Friday, June 14, Bonn – Germany: Climate Action Network called for nations to agree a 2014 deadline for releasing their new carbon pollution reductions pledges before the close of the main climate talks in Warsaw this November.
The call came as the latest round of talks closed in Bonn today having made incremental progress on the shape of a comprehensive climate deal to be agreed in 2015. But Greenpeace UK political advisor Ruth Davis said a deadline for pledges was vital for the negotiations to remain on track.
“This deadline is needed partly to give enough time to assess the pledges against the latest climate science, and partly so that countries can compare their efforts,” Davis said. “Having enough time to negotiate these targets is vital to avoiding the kind of last minute scramble that made the 2009 Copenhagen summit such a disaster.”
These negotiations were held against a backdrop of the worst-on-record flooding in Eastern Europe and extreme weather in the US. German and New York officials stated this week that they would spend billions fortifying their cities against future extreme weather, showing that the costs of climate change are already being tallied in rich countries as well as poor.
With climate change already impacting millions across the world, the Climate Action Tracker initiative said this week current pledges put the world on track for 4 degree C warming. This would result in devastating impacts for the planet and its people.
With that in mind, Lina Li, from Greenovation Hub in Beijing, said the Bonn talks failed to make major progress on an international mechanism to cover the loss and damage caused to communities by the effects of climate change. Also missing in action was substantial progress on the review which would assess whether the agreed global temperature limit of 2 degrees Celsius was adequate.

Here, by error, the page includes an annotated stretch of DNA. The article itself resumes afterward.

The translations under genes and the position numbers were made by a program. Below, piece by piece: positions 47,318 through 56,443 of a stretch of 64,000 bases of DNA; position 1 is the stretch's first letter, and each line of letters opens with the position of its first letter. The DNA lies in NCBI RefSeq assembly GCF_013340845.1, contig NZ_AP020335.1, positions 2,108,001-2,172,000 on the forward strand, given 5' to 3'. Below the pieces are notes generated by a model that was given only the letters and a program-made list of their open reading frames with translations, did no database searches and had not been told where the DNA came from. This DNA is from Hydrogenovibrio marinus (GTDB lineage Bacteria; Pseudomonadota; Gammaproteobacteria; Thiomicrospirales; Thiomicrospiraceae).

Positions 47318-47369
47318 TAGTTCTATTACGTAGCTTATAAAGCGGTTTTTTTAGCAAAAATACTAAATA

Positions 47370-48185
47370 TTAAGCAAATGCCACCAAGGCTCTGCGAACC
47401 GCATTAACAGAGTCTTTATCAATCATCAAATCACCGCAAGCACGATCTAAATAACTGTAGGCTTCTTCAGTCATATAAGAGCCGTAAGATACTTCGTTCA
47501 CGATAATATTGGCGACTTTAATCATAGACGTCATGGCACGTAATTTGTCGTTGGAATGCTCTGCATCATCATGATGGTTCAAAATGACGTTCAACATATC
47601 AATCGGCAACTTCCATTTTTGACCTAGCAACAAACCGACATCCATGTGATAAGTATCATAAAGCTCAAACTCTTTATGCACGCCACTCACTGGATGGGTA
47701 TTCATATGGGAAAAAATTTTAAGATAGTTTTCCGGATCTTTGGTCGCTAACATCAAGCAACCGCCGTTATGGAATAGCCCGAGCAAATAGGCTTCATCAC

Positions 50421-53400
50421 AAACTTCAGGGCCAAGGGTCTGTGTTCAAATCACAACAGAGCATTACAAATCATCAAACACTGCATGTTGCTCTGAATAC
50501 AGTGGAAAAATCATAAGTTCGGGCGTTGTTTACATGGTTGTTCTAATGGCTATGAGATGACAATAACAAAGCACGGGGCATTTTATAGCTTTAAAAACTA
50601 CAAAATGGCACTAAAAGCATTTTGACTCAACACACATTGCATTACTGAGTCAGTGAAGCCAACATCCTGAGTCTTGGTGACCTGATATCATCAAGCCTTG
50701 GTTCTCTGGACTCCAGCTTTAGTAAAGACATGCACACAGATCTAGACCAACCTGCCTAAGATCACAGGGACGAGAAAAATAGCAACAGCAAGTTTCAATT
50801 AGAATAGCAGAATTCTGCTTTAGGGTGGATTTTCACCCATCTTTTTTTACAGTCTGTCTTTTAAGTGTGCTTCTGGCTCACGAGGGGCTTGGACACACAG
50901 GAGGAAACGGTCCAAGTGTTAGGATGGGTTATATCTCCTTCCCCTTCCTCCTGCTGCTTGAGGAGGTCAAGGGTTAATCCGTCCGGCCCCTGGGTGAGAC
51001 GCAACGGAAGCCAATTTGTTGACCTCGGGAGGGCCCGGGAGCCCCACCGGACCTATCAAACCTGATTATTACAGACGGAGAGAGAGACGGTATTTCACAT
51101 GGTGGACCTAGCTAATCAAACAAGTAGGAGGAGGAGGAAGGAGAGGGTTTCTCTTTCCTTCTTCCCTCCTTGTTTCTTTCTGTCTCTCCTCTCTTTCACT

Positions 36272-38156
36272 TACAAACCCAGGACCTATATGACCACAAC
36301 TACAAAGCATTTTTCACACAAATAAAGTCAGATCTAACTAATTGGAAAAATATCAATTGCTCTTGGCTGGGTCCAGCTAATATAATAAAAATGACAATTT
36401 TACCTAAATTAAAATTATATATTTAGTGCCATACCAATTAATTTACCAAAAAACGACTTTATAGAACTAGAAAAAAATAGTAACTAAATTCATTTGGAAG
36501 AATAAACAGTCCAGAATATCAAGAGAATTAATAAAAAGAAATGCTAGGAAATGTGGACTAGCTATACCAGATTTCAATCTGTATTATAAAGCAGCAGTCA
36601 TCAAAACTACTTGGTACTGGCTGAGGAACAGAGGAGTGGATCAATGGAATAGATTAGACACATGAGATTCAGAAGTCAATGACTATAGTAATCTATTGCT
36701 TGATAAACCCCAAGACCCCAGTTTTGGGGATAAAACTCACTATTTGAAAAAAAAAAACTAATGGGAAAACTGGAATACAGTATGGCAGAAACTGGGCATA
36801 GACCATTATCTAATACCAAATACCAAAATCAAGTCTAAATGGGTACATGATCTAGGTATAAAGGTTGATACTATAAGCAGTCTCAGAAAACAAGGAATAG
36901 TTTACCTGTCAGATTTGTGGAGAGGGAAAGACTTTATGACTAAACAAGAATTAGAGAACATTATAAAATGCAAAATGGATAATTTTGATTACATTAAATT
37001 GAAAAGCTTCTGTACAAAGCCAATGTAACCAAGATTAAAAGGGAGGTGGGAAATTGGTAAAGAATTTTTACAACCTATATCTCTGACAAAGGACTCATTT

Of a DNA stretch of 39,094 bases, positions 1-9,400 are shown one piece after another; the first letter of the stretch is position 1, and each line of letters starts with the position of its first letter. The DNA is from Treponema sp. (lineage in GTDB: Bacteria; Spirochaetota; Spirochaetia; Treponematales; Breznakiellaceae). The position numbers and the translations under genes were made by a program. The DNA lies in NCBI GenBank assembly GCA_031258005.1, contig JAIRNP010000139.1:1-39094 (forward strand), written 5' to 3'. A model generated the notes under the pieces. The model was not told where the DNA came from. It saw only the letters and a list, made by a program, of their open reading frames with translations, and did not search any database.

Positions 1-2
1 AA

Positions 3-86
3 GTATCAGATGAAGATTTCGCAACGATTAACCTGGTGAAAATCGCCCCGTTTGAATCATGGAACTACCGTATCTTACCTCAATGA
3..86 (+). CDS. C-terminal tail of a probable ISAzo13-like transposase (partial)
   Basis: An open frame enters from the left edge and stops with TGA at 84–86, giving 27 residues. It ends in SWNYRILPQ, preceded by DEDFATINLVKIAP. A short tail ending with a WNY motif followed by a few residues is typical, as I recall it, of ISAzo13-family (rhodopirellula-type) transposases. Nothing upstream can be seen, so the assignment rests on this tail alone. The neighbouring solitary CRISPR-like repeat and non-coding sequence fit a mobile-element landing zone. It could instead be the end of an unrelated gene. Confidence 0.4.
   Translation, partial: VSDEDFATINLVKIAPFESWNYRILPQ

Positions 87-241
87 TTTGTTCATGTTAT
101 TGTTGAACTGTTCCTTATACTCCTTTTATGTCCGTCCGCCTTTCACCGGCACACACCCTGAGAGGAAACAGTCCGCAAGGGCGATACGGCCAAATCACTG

Areas for substantial discussion in Warsaw include the thread that pulls the climate negotiations together: financial support for developing countries to adopt a low carbon development strategy that reduces emissions and helps them adapt to climate impacts.
“While most countries have shown a cooperative spirit in the talks so far this year, the Warsaw negotiations will be a test of whether this can be maintained as we move towards more substantial discussions,” Li said.
Dorota Zawadzka-Stępniak, from WWF Poland, said the Polish government needed to invite the holders of the purse strings – finance ministers – to Warsaw to discuss real commitments to increasing financial pledges.
“For the Polish presidency to be a success, Poland must stop blocking enhanced climate action in the EU and adopt a progressive attitude towards its domestic climate and energy policy,” Zawadzka-Stępniak said. “We need to embrace a low carbon pathway and make a strategic shift in the Polish energy system in order to be a credible partner in the negotiations.”
International Communications Coordinator
Climate Action Network – International
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